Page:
Membership criteria: Members must be professionals in their own right (e.g. psychologists, doctors, dentists) and their use of hypnosis must adhere to the standards demanded by their own profession. Members must only use hypnosis for purposes which they are professionally qualified. Members must not support the practice or teaching of hypnosis to those who are eligible for ISH membership.

Ethical code: Link to the ISH code of ethics

 

European Society of Hypnosis (ESH)

Established: 1976

Aims: Dedicated to promoting and maintaining the highest professional standards in the practice of hypnosis for clinical or experimental purposes, and in the dissemination of information concerning hypnosis.

Membership criteria: Members must be professionals in their own right (e.g. psychologists, doctors, dentists) and their use of hypnosis must adhere to the standards demanded by their own profession. Members must only use hypnosis for purposes which they are professionally qualified. Members must not support the practice or teaching of hypnosis to those who are eligible for ESH membership.

Ethical code: Download ESH ethical guidelines

 

British Society of Clinical and Academic Hypnosis (BSCAH)

Established: 2007 (formed by a merger of the British Society of Medical and Dental Hypnosis [established 1952] and the British Society of Experimental and Clinical Hypnosis [established 1977])

Aims: To promote the safe and responsible use of hypnosis in medicine, dentistry, and psychology, and to educate both professional colleagues and the public about hypnosis and its uses.

Membership criteria: Only open to qualified doctors, dentists, psychologists and other health professionals.

Ethical code: Link to download BSCAH code of ethics

 

British Society of Medical and Dental Hypnosis - Scotland (BSMDH-Scot)

Established: 1955
Aims: To encourage and promote excellence in the use of hypnosis by registered medical and dental practitioners; to advance scientific research, education and standards of practice in hypnosis; and to advise others about the value, application, and ethical use of hypnosis.

Membership criteria: Registered medical and dental practitioners.

 

Societies which believe that hypnosis is a therapy in its own right and which do not require prior professional qualification:

 

Association of Professional Hypnosis and Psychotherapy

Established: 2002

Aims: APHP is an exclusive body, based in the UK but with world-wide membership, dedicated to maintaining a high standard of professionalism amongst its members, all of whom are fully covered by hypnotherapist's professional indemnity insurance and committed to ongoing training.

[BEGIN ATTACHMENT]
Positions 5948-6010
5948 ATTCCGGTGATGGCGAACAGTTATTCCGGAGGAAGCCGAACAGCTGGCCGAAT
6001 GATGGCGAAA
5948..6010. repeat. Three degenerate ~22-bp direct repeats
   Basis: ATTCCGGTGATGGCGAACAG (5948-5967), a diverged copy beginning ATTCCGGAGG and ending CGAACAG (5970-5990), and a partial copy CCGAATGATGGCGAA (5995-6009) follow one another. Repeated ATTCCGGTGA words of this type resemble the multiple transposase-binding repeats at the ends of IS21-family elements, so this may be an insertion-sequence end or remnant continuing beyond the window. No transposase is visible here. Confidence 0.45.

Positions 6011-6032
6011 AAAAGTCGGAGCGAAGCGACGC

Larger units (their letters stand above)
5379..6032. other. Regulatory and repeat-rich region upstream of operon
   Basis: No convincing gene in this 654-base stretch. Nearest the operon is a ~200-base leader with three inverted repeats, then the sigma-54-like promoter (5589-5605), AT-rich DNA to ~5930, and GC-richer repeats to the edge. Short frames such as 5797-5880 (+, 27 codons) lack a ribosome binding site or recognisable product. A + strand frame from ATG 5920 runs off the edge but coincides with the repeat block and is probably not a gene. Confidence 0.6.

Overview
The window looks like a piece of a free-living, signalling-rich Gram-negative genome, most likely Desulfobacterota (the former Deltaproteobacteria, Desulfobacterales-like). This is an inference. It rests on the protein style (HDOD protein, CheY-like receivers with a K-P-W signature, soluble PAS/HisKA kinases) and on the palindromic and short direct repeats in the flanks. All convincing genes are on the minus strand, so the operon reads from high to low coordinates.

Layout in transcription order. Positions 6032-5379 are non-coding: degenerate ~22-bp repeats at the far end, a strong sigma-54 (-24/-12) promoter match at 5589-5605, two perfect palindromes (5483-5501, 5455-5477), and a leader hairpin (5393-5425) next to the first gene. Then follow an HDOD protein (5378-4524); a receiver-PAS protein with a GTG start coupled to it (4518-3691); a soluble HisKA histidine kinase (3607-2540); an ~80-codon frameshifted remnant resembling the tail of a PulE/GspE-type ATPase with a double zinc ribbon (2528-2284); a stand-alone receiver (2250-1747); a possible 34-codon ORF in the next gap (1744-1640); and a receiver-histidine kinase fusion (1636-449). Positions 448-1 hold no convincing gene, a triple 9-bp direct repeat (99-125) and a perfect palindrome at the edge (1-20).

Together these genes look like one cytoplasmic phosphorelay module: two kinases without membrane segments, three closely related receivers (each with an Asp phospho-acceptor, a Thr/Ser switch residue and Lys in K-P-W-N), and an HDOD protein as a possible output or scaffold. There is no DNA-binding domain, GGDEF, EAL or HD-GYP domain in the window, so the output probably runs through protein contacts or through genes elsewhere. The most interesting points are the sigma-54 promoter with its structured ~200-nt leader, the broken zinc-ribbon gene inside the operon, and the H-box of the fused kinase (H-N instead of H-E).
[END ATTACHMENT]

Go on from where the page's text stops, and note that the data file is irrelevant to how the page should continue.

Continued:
Membership criteria: It is only possible to join the Association and the hypnotherapists directories via invitation or training by an accredited hypnotherapy school.

Ethical code: Link to APHP code of ethics

 

British Association of Medical Hypnosis (BAMH)

Established: 2002

Aims: To promote hypnotherapy in the field of medicine.

Membership criteria: Full members are those who are entitled to practice as medical or dental practitioners in the United Kingdom and who hold a Medical Qualification recognised by the General Medical Council in the United Kingdom and who hold a Medical Diploma accredited by the Board. Founder members are those who were present at the inaugural meeting of the Association and vote for the adoption of this Constitution (but who do not necessarily hold a medical qualification).Affiliate members are members of any other hypnotherapy organisation nominated by the board.

Ethical code:

 

British Hypnotherapy Association (BHA)

Established: 1958

Aims: To maintain a register of practitioners, to raise standards in the treatment of nervous problems, to care for the interests of patients and members, to collate and disseminate information on hypnotherapy.

Membership criteria: "Our members have each had at least four years of training, including having therapy themselves. Moreover, they are required to maintain high standards of competence and ethics in their work to stay on our register".

Ethical code:

 

British Society of Clinical Hypnosis (BSCH)

Established:

Aims:

Membership criteria: Holders of a diploma in clinical hypnosis from an approved training course

Ethical code: Link to the BSCH code of conduct

 

British Society of Hypnotherapists (BSH)

Established: 1950
Aims:
To promote the highest quality practical and theoretical training in hypnosis.
Membership criteria: Membership of the Society is open to individuals who have undertaken extensive training in hypnotherapy. Approved trainer status is available to members who have acquired the necessary clinical experience and fulfill other requirements of the Society.